Padstow fisherman Martin Murt said of the Lib Dem candidate: “He came down and saw us the other day. We’ve had someone who hasn’t listened to us for quite a few years and promised a lot. It’s not just Scott Mann. It’s the Conservative government with Brexit – they promised they’d take back the 12-mile limit, then said ‘well, when we went to Europe to negotiate, they wanted to keep it’. Obviously they wanted to keep it – it’s the best fishing ground in Europe.”

“Why promise in the first place? It affects smaller boat owners like us even though we’re inshore as it pushes some of the bigger ones into us. With them hammering the six to 12-mile it stops stuff coming to the shore and it doesn’t get to us.”

The six-mile limit is as close as EU boats can fish to Cornish shores but they can still operate between the six and 12-mile limit even though it is within Britain’s Exclusive Economic Zone.

“IFCA (Inshore Fisheries and Conservation Authority) manage us, which is fine but they never board a French vessel because it’s not worth the hassle and politics. We can’t catch bass – we have a closed season for bass – and they’re in on the bass grounds in the south of England and there are thousands of tonnes there. They’re there for one reason and then they’re going back to France,” added Mr Murt.

“The trouble is fishermen got promised everything on Brexit and it got worse, not better, because we lost the export market – the spider crab market has just disappeared and now we haven’t got any fishing grounds, so it’s a simple choice for fishermen now.”

Padstow fisherman Martin Murt believes Cornwall's fishermen were lied to about Brexit
Padstow fisherman Martin Murt believes Cornwall's fishermen were lied to about Brexit (Lee Trewhela/LDRS)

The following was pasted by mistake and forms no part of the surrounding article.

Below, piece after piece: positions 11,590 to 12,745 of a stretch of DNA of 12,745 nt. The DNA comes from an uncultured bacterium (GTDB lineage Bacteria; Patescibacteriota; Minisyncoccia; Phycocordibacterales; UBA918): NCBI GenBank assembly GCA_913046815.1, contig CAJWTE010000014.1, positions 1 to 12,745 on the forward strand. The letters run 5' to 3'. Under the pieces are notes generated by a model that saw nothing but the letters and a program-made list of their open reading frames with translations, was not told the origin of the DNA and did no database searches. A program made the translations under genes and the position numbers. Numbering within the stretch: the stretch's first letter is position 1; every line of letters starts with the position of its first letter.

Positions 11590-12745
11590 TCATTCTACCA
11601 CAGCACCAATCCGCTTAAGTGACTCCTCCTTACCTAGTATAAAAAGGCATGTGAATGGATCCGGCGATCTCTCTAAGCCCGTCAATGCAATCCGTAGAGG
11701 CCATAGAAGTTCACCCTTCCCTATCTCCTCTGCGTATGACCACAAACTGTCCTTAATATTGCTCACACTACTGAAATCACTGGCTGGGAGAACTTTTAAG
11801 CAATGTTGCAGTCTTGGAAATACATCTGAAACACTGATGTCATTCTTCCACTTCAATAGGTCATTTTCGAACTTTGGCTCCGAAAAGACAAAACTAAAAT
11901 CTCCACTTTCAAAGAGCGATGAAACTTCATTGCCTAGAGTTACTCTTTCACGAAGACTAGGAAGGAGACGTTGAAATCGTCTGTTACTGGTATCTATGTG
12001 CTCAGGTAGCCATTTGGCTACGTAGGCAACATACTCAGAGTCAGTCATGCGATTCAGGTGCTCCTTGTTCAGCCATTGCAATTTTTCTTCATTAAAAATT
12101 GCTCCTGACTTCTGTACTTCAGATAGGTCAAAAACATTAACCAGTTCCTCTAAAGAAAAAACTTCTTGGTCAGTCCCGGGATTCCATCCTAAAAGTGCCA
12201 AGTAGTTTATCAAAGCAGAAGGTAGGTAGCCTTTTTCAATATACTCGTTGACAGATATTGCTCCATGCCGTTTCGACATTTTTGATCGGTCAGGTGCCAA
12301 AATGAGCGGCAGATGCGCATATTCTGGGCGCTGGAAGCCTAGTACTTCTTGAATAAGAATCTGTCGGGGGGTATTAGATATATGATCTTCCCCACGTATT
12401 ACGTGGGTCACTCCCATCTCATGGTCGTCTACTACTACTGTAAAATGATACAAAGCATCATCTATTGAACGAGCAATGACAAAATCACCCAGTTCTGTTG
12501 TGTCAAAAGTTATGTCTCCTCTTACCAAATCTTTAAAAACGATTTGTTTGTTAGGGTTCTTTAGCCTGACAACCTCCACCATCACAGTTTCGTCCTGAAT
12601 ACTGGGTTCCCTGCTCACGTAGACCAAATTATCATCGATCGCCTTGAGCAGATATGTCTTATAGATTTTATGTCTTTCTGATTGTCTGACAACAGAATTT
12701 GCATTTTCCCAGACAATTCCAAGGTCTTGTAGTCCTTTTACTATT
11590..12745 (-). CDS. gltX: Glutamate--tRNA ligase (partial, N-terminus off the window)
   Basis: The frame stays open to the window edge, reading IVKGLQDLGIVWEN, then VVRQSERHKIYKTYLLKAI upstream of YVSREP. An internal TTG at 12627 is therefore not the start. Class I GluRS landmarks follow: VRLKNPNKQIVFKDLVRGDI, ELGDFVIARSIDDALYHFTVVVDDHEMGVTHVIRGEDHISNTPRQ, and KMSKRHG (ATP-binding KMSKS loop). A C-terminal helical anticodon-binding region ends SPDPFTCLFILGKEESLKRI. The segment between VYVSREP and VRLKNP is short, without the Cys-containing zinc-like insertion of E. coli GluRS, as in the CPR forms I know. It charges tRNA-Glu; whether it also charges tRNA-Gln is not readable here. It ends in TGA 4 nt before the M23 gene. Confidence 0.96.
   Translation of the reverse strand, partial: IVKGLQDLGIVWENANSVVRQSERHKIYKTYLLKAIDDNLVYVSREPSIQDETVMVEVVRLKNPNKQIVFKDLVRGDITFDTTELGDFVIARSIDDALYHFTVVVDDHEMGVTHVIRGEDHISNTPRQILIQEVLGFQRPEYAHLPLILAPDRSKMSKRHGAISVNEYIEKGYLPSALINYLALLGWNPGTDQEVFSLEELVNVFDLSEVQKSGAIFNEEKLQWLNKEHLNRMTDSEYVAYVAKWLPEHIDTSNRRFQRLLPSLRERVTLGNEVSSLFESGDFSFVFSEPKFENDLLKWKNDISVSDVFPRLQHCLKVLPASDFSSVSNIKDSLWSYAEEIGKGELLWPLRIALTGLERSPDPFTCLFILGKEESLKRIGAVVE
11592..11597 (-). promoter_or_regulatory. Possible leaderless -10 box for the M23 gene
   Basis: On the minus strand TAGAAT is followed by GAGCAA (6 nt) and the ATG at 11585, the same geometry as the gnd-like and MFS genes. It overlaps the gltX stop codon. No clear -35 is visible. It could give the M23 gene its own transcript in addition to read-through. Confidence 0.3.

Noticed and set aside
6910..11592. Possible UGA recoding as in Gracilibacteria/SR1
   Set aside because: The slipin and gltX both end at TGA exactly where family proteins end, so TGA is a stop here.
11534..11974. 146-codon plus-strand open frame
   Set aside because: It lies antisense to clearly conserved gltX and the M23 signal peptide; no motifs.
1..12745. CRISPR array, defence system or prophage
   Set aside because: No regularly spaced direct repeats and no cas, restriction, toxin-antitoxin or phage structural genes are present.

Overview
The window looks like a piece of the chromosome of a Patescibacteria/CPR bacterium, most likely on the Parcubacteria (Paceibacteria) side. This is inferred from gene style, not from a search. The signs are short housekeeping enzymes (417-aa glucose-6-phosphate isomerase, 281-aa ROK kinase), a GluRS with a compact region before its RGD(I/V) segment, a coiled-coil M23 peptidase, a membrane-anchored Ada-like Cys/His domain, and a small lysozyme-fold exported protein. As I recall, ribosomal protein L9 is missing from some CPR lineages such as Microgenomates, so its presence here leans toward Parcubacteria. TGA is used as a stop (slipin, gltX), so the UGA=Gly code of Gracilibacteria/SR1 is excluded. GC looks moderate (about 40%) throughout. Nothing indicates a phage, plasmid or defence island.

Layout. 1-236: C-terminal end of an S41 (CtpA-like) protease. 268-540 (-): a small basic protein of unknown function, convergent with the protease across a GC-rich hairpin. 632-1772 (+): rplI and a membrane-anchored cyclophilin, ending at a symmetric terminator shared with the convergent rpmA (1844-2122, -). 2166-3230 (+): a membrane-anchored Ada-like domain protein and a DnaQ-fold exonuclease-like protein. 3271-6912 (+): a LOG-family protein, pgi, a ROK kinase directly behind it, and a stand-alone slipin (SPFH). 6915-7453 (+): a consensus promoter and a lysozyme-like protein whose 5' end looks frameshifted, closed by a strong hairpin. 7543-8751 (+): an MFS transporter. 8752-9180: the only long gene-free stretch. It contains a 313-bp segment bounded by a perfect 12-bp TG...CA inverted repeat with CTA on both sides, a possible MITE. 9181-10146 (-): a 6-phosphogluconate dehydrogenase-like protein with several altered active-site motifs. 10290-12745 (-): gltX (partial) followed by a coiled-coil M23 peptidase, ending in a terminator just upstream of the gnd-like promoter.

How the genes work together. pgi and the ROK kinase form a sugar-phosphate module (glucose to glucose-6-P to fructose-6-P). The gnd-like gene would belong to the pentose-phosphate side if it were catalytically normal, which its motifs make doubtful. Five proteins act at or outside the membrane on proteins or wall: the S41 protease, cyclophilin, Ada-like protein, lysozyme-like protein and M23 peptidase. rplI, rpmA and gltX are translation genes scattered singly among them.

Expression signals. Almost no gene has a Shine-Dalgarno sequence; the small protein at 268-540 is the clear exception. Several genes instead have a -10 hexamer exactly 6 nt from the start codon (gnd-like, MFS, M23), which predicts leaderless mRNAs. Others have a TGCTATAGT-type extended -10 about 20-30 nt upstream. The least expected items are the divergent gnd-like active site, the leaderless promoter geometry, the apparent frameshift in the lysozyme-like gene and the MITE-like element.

Further along the quay, his cousin Tom Murt said: “Generally, the feeling is the Tories have got to go. The Lib Dem chap visited us the other day and as one of the other fishermen told him, ‘you can’t do any worse than the Tories’, which seems to be the view really. Ben Maguire wants to look after the inshore fleet, which we definitely need. The Conservatives lied to the fishing industry when it came to Brexit.

“The feeling is that fishermen are not wanted by this government, especially smaller boats – 300 bigger boats are a lot easier to control than 3,000 small boats which are harder to keep track of. The amount of paperwork that goes with having a 20ft boat now … we are fishermen for a reason, we don’t like paperwork. It feels like I should have a secretary sometimes.”

Will Claxton runs Padstow Boatyard – he’s not surprised that the fishermen’s political allegiances have changed. “The whole industry was completely shafted by the Conservatives. Fishermen were used to get Brexit over the line. Virtually every fishing boat in the country is for sale – the industry is on its knees as is the supply chain as it’s all related.

“The pollack ban has added to it – that’s really impacted the fishermen a lot. The smaller guys working inshore are on their knees. As a boatyard, we’re actively looking to other industries now.”

Mr Claxton added: “None of the big parties are talking about fishing – they’ve all gone very quiet. After all they were promised before Brexit, I can understand every fisherman saying ‘**** that, how dare they’ about the Tories.”

He says as a veteran who served with 29 Commando in Plymouth, he’s voting for Reform candidate Rowland O’Connor. “I believe in what they say, but the only worry is Nigel Farage, who’s a bloody idiot. I’ve got very little trust in any of them at the moment.”